Rohingya crisis

Publication date: Oct 31, 2017 12:00 AM - Last modication date: Jul 03, 2018 11:03 AM
TSF deployed a team to the camps housing Rohingya refugees in Bangladesh to assess telecom needs for both affected families and humanitarian organisations, from 31st October to 11th November 2017.

Since the end of August 2017, hundreds of Rohingya have been arriving daily in south-eastern Bangladesh to flee the violence in the Rakhine State, western Myanmar. They come in addition to the hundreds of thousands of refugees already living in camps or hosted by local communities. By the end of October 2017, Bangladesh was hosting more than 800,000 refugees.

Within makeshift camps, precarious and unhealthy living conditions (no water and sanitation) were aggravated by the torrential rains of the monsoon season stretching from June to October.

The Rohingya are the largest stateless population in the world. These ethnic minority Muslims are treated as foreigners in Myanmar, a country in which Buddhism is the principal religion.

Following discussions with the International Organization for Migration (IOM), which is responsible for coordinating the humanitarian response in Bangladesh, TSF deployed a team to assess the telecom needs in the camps, both for refugee families and for humanitarian organisations that initiated new service centres and could benefit from access to Internet.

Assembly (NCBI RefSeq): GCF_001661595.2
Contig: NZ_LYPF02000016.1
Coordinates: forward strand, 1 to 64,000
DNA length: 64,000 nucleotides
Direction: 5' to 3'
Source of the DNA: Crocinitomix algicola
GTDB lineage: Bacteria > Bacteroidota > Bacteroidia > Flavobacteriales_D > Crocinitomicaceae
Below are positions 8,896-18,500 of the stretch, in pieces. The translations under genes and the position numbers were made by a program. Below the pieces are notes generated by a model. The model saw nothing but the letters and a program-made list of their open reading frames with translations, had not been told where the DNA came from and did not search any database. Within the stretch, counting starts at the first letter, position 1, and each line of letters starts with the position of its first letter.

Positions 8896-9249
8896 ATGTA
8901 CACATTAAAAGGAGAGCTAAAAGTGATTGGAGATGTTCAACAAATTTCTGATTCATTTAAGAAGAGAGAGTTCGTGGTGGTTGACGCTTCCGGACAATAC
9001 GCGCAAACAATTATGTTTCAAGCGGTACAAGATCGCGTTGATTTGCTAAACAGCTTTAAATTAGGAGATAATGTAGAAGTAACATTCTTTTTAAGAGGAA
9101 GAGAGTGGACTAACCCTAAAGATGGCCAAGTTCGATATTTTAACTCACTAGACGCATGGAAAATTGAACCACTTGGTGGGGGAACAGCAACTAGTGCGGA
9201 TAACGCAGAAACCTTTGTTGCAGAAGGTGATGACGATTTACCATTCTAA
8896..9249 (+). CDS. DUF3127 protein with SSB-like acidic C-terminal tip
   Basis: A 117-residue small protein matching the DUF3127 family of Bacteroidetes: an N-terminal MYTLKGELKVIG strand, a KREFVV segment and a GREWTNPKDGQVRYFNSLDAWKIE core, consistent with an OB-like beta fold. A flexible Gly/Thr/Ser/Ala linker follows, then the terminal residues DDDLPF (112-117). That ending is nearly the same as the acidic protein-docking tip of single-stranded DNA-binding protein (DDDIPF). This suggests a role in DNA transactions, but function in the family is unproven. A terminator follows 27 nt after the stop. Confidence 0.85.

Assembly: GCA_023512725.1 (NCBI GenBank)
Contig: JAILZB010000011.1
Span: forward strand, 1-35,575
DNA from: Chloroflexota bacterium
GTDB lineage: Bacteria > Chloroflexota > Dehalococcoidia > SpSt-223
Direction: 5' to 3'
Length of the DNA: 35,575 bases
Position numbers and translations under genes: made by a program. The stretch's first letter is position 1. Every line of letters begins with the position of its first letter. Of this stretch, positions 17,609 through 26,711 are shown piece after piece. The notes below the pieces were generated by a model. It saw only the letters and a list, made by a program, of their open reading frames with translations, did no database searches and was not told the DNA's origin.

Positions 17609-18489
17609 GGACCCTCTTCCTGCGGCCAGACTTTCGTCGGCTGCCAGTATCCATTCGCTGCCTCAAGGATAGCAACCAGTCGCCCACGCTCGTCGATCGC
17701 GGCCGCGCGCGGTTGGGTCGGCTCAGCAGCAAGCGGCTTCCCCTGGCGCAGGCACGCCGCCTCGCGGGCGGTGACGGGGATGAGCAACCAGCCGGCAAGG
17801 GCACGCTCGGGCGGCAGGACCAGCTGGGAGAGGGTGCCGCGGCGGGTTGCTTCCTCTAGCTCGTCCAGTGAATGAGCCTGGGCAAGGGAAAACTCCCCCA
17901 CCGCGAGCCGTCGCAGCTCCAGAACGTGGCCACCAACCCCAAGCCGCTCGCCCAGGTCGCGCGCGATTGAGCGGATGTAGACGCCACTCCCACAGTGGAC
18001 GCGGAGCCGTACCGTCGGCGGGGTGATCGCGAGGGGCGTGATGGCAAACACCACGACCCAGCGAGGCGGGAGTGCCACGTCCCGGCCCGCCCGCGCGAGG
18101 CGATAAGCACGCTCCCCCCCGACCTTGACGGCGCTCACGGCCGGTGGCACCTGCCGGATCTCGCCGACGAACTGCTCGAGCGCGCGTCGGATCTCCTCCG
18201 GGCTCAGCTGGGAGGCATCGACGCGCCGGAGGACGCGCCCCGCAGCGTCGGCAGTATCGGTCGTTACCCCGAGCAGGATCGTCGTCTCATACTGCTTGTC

TSF conducted assessments directly in the Kutupalong, Balukhali, Akhim Para, Leda and Nayapara camps to assess access to mobile and internet communications, electricity and information.

TSF teams concluded that the various local operators were able to provide Internet connections over 3G, Wi-Fi or optical fibre in the camps to serve NGO offices.

Most refugee families had a phone and a local SIM card. In addition, the MNO Robi had set up free calling stations available to the population, with a usage rate of about 40 calls per day.

TSF shared the results of the assessments with the Emergency Telecommunications Sector (ETS) and the Community Communication Working Group (CwC), as well as a proposal for technical solutions to improve access to information in the camps.

TSF worked closely with the Emergency Communications Sector (ETS) and the Community Communications Working Group (CwC) by sharing evaluation results and proposing technical solutions to enable better access to information in the camps.

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